NTSB Identification: CEN11FA267
14 CFR Part 91: General Aviation
Accident occurred Monday, April 04, 2011 in South Bend, IN
Probable Cause Approval Date: 11/05/2012
Aircraft: Cirrus Aircraft Corporation SR22, registration: N847C
Injuries: 1 Fatal.

NTSB investigators either traveled in support of this investigation or conducted a significant amount of investigative work without any travel, and used data obtained from various sources to prepare this aircraft accident report.

The pilot was performing a landing approach with a known, gusting crosswind present. A witness stated that the airplane was being “bounced around” by the wind gusts and that it “stalled and rolled to the left.” Another witness heard the accident airplane go to full power. The airplane was then in a 15- to 30-degree left bank with a nose-down attitude before it impacted the ground. The airplane’s left wing impacted the ground first, then the airplane cartwheeled one-half turn. A postaccident examination of the airplane revealed no preimpact airframe or engine anomalies that would have precluded normal operation of the airplane.

About 8 months before the accident, the airplane's annual inspection was completed, and 2 days later the airplane's recoverable data module (RDM) stopped recording data due to a failed transient voltage suppressor (TVS) and did not record data during the accident flight. The airplane underwent a 100-hour inspection about midway through the 8 month period, and the failed RDM was not detected at that time. The system does not provide a failure indication to the pilot, and there is no requirement during the 100-hour inspection to check the RDM. A likely cause of the TVS failure could have been electrical overstress: the airplane was tied down overnight, and lightning was present when the RDM stopped recording. A similar airplane sustained substantial lightning strike airframe and avionics damage while tied down and at least two other airplanes sustained lightning strikes at that time. An Air Force Research Lab report recommended that a “review of the system design be conducted to determine if a cockpit indicator could be installed to alert the pilot when data logging is not functioning."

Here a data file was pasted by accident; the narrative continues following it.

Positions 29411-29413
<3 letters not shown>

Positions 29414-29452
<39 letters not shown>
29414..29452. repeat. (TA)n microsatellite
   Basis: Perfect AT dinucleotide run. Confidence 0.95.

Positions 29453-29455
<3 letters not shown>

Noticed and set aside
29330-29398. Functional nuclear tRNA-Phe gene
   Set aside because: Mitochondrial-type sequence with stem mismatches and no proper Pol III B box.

The National Transportation Safety Board determines the probable cause(s) of this accident to be:

The pilot’s failure to maintain airplane control while on final approach with a gusting crosswind and the subsequent aerodynamic stall and spin during the attempted go-around.

Full narrative available

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